Tags: 2014 Midterm Elections | Healthcare Reform | Polls | poll | midterm | elections | Obamacare

Poll: GOP Leads in Midterm Races as Obamacare Drags Down Democrats

Image: Poll: GOP Leads in Midterm Races as Obamacare Drags Down Democrats Reince Priebus, chairman of the Republican National Committee, speaks alongside small business owners who say they have been negatively affected by Obamacare.

By Melanie Batley   |   Monday, 19 May 2014 09:12 AM

Republicans are in the lead in the most competitive House and Senate races for the 2014 midterm elections, a reflection of President Barack Obama's low job approval rating and disenchantment with Obamacare, a new poll has found.

In a poll by Politico conducted May 2-13 of 867 likely voters, 41 percent of respondents said they would choose a Republican compared to 34 percent who said they would choose a Democrat.

Roughly 25 percent are unsure of their preference.

Urgent: Who Is Your Choice for the GOP's 2016 Nominee?

"Both Obama's job approval and the partisan ballot matchup are markedly more negative for Democrats in this poll than other national surveys — a reflection of the political reality that the midterm campaign is being fought on turf that is more challenging for Democrats than the nation as a whole," Politico said.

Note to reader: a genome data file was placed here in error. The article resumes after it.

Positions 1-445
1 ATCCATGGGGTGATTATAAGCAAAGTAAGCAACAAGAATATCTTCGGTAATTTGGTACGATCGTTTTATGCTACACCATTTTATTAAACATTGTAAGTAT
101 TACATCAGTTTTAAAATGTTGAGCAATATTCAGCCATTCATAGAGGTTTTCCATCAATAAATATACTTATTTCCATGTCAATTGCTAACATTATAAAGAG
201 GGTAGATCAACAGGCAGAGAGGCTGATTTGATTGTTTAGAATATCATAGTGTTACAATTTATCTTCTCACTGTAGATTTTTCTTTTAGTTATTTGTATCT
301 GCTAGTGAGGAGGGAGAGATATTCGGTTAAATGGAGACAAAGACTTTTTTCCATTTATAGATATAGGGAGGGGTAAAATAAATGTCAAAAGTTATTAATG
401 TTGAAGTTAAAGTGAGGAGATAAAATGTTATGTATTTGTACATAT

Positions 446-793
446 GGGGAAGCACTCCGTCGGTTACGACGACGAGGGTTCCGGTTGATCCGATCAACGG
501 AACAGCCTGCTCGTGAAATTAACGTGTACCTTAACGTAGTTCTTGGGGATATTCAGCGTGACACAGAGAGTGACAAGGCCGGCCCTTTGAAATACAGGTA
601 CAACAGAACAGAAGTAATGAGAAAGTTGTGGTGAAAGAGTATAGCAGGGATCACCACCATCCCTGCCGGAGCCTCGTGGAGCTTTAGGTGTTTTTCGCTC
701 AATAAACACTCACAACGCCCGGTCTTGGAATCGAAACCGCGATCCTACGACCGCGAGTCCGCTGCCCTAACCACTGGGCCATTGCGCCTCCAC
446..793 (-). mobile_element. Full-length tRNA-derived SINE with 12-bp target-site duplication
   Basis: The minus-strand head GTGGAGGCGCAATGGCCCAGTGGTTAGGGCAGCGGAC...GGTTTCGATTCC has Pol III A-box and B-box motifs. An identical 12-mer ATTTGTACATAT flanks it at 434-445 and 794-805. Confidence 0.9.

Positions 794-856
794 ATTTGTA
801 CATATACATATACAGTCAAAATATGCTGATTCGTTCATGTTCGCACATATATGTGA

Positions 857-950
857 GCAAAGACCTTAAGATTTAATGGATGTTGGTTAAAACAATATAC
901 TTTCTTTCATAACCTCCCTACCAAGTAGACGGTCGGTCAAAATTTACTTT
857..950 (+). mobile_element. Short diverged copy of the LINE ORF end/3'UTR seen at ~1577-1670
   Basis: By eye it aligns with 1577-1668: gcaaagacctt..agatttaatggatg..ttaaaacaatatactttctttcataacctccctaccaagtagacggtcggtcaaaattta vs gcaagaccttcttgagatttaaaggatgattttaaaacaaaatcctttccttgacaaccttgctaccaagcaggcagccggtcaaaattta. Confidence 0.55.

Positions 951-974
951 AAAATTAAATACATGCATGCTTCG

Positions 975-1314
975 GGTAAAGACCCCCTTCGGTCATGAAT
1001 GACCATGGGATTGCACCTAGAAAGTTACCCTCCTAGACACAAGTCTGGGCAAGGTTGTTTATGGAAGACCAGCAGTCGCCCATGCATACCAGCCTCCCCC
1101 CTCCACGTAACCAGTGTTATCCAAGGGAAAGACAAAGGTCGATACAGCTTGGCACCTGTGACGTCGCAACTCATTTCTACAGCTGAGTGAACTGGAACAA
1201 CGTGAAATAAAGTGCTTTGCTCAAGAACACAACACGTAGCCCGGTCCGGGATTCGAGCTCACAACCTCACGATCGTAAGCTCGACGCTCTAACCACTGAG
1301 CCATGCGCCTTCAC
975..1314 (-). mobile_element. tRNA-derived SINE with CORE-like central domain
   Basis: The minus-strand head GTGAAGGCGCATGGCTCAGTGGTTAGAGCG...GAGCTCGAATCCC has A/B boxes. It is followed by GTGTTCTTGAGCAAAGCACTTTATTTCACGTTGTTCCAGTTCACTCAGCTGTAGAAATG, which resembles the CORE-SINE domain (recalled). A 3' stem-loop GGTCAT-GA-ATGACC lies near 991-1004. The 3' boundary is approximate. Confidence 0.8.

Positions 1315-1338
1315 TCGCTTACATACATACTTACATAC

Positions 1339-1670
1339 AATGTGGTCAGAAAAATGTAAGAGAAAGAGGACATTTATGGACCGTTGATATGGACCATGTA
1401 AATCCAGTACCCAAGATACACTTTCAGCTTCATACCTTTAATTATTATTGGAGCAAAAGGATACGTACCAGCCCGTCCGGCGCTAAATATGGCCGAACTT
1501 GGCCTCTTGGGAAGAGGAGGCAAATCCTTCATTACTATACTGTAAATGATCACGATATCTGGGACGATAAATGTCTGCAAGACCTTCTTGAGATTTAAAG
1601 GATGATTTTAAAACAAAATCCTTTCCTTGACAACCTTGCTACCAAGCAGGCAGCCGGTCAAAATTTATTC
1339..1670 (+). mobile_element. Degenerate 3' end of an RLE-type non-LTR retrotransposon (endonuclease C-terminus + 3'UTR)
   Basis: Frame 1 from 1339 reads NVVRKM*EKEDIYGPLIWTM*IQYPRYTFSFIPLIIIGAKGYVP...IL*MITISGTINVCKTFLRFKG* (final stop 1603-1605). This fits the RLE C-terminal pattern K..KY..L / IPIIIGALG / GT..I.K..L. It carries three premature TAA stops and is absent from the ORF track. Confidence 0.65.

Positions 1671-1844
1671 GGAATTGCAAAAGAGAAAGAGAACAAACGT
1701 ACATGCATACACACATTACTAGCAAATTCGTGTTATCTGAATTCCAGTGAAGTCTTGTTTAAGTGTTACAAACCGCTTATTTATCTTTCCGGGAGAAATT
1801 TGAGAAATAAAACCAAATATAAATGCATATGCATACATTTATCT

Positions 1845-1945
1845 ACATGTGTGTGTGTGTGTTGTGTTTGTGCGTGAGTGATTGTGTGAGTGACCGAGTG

At the same time, the poll also showed that even in a number of conservative states and races that could be a toss-up, voters lean in the liberal direction on a number of issues on the Democratic Party agenda, including immigration reform, pay equity, and background checks for gun sales.

Voters, however, prioritize these issues much lower than healthcare, with nearly 9 out of 10 people saying their view on healthcare would be an important determinant of their vote, including 49 percent who said it would be very important, according to Politico.

Among those surveyed who had an opinion of the Affordable Care Act, the electorate was almost exactly split between those who want to repeal the law entirely (48 percent) and those who favor either leaving it alone (16 percent) or keeping it in place with modifications (35 percent).

"At the same time that the healthcare law is plainly a political anchor for Democrats, the poll signals that fully killing the ACA may not be a slam-dunk as a political proposition and could be a more complicated issue for a GOP presidential ticket to negotiate in 2016," Politico said.

The survey also found that majorities of white voters (54 percent) and men (51 percent) support repealing Obamacare, but a majority of most subgroups do not support repeal, including independents, moderates, African-Americans, and Hispanics.

"The midterm electorate, however, is expected to be whiter and more conservative than the country as a whole, and many of the year's highest-stakes Senate races are in Southern states, such as Arkansas, North Carolina, and Louisiana. So even if the law has gained some legitimacy with the broader public, it remains ominous for Democrats that repeal is the plurality position of likely voters," Politico said.

Urgent: Who Is Your Choice for the GOP's 2016 Nominee?

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